​Samstag's Spring season showcases three moving image installations that explore the complex relationship between fiction and documentary and offer an insight into history, imagination and storytelling.

Samstag’s 2021 Spring Season brings together three major moving image installations that rest on the tension between fact and fiction. 

The selected works represent a particular nexus of film and art, where documentary, genre, storytelling and concepts of space come into focus. In Samstag’s ground floor gallery, Pilar Mata Dupont’s The Ague draws upon the scientific world of London’s Kew Gardens to tease out the irrationality, truths and misinformation that permeate our colonial history and ecological future.

Upstairs, the Karrabing Film Collective’s Night Time Go begins by hewing closely to the historical details of the disenfranchisement of Indigenous peoples before slowly morphing into an alternative history in which drama, humour and satire turn the tables on the powerful. Shot on Country and in community, it is a work that represents truly innovative, collaborative film-making.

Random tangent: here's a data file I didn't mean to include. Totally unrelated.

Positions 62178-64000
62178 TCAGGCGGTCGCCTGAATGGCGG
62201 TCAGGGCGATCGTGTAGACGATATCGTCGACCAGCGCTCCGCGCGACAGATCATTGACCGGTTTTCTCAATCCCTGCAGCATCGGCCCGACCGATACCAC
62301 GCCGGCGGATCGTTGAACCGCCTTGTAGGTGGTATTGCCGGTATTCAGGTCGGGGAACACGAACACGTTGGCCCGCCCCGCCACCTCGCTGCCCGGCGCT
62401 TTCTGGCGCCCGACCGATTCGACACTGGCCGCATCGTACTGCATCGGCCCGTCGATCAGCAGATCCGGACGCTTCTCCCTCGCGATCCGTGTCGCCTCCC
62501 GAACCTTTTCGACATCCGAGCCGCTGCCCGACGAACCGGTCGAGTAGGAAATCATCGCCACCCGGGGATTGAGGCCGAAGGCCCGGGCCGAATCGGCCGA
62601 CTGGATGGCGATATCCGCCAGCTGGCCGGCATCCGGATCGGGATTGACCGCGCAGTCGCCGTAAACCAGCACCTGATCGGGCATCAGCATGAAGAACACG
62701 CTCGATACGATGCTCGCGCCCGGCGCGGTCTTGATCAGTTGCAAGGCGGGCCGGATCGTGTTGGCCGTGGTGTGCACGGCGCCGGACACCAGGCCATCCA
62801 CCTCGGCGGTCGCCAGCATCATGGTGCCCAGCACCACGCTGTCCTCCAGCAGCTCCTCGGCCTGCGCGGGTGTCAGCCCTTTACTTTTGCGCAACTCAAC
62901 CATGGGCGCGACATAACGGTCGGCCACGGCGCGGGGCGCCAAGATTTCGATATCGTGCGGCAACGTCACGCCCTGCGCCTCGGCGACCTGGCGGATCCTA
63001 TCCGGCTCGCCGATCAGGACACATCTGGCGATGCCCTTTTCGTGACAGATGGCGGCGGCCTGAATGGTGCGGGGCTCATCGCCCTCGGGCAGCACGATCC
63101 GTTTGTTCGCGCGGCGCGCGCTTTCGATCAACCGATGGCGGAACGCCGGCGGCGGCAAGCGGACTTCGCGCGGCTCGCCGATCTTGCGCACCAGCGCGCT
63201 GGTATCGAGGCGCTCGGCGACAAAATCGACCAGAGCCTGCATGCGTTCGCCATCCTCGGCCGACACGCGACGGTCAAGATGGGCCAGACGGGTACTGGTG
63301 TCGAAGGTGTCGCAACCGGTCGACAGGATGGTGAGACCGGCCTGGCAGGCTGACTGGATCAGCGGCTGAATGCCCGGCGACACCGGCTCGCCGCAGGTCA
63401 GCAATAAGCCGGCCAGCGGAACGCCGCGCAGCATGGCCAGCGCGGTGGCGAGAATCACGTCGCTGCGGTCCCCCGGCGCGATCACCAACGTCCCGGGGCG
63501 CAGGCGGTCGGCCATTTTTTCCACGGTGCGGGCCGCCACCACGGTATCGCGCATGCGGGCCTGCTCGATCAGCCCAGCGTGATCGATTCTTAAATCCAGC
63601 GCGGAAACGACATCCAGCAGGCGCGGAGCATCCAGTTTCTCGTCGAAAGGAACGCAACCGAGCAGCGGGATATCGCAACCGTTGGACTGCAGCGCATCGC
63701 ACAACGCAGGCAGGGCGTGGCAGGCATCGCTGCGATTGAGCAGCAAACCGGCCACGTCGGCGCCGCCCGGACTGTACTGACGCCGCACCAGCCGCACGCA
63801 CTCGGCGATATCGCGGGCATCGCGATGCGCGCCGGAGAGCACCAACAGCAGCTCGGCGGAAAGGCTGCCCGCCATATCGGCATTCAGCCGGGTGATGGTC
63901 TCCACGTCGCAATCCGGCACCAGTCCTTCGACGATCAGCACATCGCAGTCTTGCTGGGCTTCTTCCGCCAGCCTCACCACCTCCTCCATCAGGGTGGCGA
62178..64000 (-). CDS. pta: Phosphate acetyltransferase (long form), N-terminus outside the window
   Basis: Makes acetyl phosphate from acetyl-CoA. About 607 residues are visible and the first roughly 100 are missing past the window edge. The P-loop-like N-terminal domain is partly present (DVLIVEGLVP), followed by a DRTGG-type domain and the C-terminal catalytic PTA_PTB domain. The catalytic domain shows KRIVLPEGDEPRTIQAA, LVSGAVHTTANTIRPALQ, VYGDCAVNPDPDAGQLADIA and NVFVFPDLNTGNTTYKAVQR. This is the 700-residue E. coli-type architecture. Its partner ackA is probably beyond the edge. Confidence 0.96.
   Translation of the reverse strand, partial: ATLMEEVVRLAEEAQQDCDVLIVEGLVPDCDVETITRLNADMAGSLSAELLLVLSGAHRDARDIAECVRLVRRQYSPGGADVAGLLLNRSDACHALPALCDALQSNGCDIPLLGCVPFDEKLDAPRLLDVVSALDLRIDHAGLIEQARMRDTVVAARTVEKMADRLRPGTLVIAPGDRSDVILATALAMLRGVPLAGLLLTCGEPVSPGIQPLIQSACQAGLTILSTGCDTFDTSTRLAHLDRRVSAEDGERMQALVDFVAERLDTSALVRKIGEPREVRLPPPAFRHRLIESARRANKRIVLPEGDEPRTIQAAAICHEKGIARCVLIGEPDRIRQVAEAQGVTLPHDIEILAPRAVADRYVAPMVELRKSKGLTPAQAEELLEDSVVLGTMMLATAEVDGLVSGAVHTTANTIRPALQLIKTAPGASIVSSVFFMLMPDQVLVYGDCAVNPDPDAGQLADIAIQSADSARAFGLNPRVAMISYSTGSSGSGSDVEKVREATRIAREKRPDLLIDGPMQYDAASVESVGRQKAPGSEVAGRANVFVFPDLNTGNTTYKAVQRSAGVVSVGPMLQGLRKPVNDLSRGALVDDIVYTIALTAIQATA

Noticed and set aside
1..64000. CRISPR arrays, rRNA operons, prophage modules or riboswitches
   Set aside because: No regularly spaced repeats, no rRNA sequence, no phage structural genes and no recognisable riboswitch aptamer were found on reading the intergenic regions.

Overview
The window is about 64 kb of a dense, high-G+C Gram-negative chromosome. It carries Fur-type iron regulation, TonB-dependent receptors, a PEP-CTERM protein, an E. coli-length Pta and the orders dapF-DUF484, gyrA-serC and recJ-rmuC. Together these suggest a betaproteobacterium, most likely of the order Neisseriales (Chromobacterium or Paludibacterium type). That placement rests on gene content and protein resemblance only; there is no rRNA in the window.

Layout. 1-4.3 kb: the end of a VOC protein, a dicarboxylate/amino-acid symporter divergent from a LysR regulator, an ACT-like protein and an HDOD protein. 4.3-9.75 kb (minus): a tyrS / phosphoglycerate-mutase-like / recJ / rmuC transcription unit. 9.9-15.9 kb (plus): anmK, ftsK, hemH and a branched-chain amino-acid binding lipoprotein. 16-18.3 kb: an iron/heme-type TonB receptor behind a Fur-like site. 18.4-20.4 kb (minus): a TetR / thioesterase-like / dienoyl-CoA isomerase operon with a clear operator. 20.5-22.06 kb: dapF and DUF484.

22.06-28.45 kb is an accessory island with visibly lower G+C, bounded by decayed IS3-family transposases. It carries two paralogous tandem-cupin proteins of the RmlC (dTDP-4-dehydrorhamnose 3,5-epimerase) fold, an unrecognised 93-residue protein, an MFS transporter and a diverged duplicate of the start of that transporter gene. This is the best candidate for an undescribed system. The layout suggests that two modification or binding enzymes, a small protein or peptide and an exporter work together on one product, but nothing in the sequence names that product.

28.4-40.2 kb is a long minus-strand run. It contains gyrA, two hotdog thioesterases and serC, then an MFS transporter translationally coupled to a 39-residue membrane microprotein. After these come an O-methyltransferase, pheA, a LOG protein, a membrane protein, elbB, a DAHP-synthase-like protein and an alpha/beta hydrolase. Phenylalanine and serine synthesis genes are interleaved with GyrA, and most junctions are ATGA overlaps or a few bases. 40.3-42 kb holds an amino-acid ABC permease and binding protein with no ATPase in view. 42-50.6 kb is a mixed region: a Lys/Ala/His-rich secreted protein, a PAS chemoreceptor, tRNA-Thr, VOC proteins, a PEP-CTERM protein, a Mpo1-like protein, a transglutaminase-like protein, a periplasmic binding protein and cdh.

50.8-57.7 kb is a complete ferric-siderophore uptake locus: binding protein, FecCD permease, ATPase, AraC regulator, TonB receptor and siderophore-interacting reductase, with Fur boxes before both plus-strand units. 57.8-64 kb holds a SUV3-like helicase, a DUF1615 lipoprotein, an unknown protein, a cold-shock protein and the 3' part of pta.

Lastly, Israeli-born, Berlin-based Omer Fast’s Continuity tells a disturbing tale of a middle-class couple who engage a succession of actors to play the part of their son, a young soldier supposedly returned from Afghanistan. A fiction with the air of authenticity, Fast’s work is a reminder that the work of a filmmaker can deceive as effectively as it can reveal.



Conversations with artists, filmmakers, academics and curators, from recent ON ART programs at Samstag.

Shadow Panic_SQ.jpg


Margot Nash, Pat Fiske & Alex Martinis Roe



James Nguyen Victoria Pham with Stephen Zagala
Taloi Havini with Professor Nicholas Thomas
James Tylo
r with Dr Frances Wyld


Samstag Museum of Art, University of South Australia, acknowledges the Kaurna people as traditional custodians of the land upon which the Museum stands.